When I bought Sysco back in March, it had a 10-year expected CAGR of over 12%. When I wrote about it in late May, it had a +11.95% expected 10-year CAGR and so I listed the stock as a ‘hold’ in that article. Since May, we have been able to better assess the effects of COVID on Sysco’s business and how this recession is affecting them much worst than the 2008/9 recession I based my previous estimates on. (In that May article I estimated my sale price for Sysco would be $78.50, but I have since adjusted that number lower.) In this article, I will calculate the current expected 10-year CAGR and explain why I decided to sell the stock after running these updated numbers.
Mid-Recession Full-Cycle Analysis
During the middle of recessions is always a tricky time to analyze a stock. And the unique nature of COVID and the rapid aid from the Federal Reserve and the federal government, has made the analysis even more difficult during this recession. Sysco is an extreme example of this difficultly.
In the FAST Graph above, I want to draw attention to the long-term earnings trend, which is represented by the dark green shaded area in the graph, with the annual numbers and percentage of change listed along the bottom. I have annotated the graph with a series of red circles (and one green circle for the year we got corporate tax cuts). As a general rule, what my “Full-Cycle Analysis” does, is to go back to the last recession and try to learn from that recession how a stock might behave during the next recession. As we see in the FAST Graph, Sysco’s earnings only fell -2% during the 2009 Great Recession, which is a very small decline given the magnitude of that recession. However, earnings were also very slow to grow post-recession and even included some additional modestly negative earnings years in 2012 and 2014. It really wasn’t until 2015 when earnings began to grow again. So, on one hand, we have the positive news that earnings didn’t fall very much, but on the other, there wasn’t a quick return to growth after the recession. When I calculate my cyclically adjusted earnings growth numbers, I take all of this into account.
An important feature that the graph shows is that the current recession, because of the unique effects of COVID, was much worse for Sysco than the last recession was. Earnings fell a whopping -43% this year, and are expected to continue falling another -6% next year. It’s important to keep in mind that when I bought the stock in mid-March, while I knew things would be difficult, it was impossible to really know how the numbers would turn out or how fast a potential recovery would be. I based my assumptions on the last cycle which Sysco weathered better (but I also included a margin of safety precisely because sometimes downcycles are different, just like we see here). So, now that we have more data that could potentially change my projections, it’s important to take that data into account as best we can. And that’s what I plan to do here by running a new “Full-Cycle Analysis” using the updated earnings and estimates from analysts.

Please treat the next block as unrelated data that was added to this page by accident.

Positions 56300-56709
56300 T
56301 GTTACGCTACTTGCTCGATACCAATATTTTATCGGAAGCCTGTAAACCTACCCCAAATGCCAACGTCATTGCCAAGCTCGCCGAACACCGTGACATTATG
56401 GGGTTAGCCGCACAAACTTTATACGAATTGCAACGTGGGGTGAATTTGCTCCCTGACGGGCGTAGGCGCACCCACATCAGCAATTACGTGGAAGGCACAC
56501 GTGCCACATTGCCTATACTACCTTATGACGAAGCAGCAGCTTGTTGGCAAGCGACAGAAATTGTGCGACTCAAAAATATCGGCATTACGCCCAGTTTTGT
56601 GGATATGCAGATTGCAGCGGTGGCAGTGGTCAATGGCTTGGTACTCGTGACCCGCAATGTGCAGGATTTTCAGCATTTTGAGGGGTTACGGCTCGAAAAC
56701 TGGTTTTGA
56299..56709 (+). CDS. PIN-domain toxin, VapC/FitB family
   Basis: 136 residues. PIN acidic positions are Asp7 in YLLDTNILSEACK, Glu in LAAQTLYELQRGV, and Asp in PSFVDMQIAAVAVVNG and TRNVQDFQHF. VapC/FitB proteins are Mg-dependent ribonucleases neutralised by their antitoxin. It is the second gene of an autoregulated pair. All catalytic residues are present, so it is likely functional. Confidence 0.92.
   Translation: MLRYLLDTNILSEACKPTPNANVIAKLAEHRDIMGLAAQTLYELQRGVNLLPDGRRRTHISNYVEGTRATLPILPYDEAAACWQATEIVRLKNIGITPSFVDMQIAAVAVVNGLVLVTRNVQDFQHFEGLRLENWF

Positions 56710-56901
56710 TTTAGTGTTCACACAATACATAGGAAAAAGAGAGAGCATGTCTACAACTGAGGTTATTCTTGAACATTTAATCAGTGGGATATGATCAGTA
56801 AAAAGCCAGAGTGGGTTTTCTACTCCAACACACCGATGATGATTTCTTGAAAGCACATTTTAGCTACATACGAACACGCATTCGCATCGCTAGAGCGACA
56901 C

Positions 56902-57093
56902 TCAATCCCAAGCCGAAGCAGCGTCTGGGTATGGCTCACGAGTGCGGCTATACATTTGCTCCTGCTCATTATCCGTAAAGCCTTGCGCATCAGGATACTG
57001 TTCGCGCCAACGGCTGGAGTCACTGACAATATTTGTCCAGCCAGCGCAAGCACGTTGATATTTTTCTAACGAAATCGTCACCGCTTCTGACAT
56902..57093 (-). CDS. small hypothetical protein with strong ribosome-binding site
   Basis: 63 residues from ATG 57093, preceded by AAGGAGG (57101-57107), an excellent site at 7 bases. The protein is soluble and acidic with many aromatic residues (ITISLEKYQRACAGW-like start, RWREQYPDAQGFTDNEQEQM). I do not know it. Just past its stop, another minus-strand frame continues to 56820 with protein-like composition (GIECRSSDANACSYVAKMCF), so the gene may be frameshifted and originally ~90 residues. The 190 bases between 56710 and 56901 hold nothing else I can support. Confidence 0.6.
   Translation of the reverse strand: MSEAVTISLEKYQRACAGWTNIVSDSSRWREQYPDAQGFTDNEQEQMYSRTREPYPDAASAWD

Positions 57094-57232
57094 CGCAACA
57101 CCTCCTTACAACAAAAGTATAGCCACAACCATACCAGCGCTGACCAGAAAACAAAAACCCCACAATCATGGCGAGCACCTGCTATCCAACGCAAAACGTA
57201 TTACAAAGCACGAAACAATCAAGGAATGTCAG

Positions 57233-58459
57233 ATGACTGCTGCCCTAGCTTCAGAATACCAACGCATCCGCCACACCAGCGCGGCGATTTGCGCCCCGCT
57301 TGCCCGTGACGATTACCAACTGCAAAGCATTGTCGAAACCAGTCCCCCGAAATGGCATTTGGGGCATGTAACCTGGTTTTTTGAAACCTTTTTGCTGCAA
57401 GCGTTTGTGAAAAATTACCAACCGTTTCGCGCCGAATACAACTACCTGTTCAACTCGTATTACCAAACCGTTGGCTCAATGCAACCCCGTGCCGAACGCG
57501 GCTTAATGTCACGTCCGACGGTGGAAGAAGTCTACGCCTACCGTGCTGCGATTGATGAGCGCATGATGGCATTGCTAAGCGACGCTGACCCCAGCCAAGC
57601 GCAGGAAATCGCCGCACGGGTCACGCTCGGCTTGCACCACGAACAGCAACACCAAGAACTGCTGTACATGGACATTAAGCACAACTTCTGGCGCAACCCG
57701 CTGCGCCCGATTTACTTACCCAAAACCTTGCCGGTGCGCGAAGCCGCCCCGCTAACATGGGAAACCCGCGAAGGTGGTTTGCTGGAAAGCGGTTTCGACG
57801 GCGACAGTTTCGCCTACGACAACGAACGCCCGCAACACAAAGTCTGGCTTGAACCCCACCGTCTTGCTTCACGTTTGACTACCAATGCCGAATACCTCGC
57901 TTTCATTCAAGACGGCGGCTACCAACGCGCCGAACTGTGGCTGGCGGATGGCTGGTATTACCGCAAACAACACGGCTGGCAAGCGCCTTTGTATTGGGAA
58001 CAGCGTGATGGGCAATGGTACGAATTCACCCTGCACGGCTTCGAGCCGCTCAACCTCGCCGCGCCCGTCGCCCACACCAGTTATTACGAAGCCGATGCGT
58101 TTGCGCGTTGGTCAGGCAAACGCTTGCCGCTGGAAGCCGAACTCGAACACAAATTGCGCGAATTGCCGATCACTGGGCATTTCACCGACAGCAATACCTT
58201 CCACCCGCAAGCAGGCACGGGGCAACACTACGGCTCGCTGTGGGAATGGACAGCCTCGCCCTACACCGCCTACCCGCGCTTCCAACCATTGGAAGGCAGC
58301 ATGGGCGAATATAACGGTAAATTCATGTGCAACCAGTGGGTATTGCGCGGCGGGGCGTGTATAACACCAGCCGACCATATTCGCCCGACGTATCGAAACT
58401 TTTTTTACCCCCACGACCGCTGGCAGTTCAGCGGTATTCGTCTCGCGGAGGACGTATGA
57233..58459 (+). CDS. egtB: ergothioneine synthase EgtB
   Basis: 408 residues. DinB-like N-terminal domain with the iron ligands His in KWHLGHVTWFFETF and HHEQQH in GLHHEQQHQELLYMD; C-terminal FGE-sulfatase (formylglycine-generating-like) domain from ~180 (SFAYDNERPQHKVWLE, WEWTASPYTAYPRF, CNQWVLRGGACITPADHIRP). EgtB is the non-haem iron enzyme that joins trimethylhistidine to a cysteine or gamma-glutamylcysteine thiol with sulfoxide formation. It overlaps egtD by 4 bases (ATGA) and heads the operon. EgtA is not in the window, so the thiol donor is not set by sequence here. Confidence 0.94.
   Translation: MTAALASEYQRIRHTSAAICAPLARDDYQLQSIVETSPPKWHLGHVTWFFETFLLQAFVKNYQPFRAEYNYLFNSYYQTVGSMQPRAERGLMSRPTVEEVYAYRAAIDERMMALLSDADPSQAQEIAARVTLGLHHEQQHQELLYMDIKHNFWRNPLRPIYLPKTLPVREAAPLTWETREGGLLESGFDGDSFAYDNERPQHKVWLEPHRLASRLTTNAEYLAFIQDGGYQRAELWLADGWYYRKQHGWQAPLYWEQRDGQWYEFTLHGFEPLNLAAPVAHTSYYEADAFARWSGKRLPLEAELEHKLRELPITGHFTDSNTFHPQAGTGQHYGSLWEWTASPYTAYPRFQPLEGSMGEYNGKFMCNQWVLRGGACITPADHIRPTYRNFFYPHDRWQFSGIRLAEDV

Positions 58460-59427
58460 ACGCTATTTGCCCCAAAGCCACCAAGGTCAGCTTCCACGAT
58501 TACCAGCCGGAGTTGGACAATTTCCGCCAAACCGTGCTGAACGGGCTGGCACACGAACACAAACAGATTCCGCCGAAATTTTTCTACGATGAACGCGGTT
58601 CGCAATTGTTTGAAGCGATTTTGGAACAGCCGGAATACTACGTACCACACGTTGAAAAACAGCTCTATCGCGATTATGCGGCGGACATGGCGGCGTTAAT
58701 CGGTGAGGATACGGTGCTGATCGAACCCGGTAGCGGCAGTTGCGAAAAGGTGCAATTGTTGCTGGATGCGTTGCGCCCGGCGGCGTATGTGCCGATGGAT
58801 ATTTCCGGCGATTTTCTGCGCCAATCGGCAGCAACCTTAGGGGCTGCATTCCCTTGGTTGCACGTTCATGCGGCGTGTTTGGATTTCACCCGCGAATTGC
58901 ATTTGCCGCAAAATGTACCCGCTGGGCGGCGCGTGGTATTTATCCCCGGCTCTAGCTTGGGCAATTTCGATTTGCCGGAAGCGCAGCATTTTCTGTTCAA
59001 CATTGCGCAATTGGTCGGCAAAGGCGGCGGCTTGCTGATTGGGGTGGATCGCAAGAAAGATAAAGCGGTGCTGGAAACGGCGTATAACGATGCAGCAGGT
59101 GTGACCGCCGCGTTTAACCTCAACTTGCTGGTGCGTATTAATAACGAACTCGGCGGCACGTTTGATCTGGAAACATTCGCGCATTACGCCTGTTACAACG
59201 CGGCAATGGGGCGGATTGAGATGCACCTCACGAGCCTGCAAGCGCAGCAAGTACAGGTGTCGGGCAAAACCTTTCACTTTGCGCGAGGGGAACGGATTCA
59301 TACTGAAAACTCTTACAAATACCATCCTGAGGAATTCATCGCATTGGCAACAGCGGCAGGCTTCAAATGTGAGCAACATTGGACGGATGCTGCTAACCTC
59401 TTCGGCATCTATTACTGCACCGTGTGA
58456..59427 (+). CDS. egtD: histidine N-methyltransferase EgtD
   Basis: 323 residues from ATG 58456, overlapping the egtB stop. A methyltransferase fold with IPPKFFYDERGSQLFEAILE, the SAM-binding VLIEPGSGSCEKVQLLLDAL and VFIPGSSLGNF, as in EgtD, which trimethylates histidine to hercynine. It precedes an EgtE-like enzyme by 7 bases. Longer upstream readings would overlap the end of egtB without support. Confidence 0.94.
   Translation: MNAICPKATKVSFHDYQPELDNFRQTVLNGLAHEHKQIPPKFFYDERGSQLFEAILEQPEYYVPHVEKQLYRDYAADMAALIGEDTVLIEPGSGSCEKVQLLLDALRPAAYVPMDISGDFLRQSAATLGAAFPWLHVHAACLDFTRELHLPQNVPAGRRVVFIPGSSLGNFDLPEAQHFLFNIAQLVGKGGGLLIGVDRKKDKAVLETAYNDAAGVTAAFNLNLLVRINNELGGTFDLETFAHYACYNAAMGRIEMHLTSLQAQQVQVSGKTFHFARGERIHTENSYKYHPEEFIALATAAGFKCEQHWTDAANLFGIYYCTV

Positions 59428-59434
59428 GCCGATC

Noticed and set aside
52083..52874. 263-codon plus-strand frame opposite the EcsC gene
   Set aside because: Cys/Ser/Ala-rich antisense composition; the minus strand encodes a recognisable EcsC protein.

I have shortened the timeframe of this graph so that it now ranges from 2011 through 2022, using analysts’ estimates for earnings in 2021 and 2022. The first thing I’ll point out is the average P/E ratio has been 19.86 during this time-frame. You’ll notice that the current P/E is over 30 on the FAST Graph. I typically like to use peak earnings and the current price when calculating a P/E ratio at the start of a recession. But in this case, since we are mid-recession, what I am going to do is use 2022 earnings estimates of $3.06 as my ‘E’ for my current P/E ratio. This will measure what the P/E will be after the expected earnings recovery in 2022 using the current price. The reason I do this is that when earnings are depressed during a recession, using a P/E with depressed earnings can send the wrong signal to investors if earnings recover within a year or two. If you use recession earnings, the P/E can make a cheap stock look expensive (as it does now with a P/E of 30). So, using $3.06 for the expected earnings combined with the current price, I get a current PE ratio of 20.04. If that were to revert to the average PE ratio of 19.86 this cycle over the course of 10 years, it would produce a 10-year Mean Reversion CAGR of -0.16%. So, assuming earnings go as analysts expect them to, if you hold the stock for a couple of years, the market is valuing the stock pretty close to what it has done historically, and essentially it’s ignoring this year’s and next year’s poor earnings. I think this is a reasonable assumption to make given what we know right now.
We previously examined what would happen if market sentiment reverted to the mean. This is entirely determined by the mood of the market and is quite often disconnected, or only loosely connected, to the performance of the actual business. In this section, we will examine the actual earnings of the business. The goal here is simple: We want to know how much money we would earn (expressed in the form of a CAGR %) over the course of 10 years if we bought the business at today’s prices and kept all of the earnings for ourselves.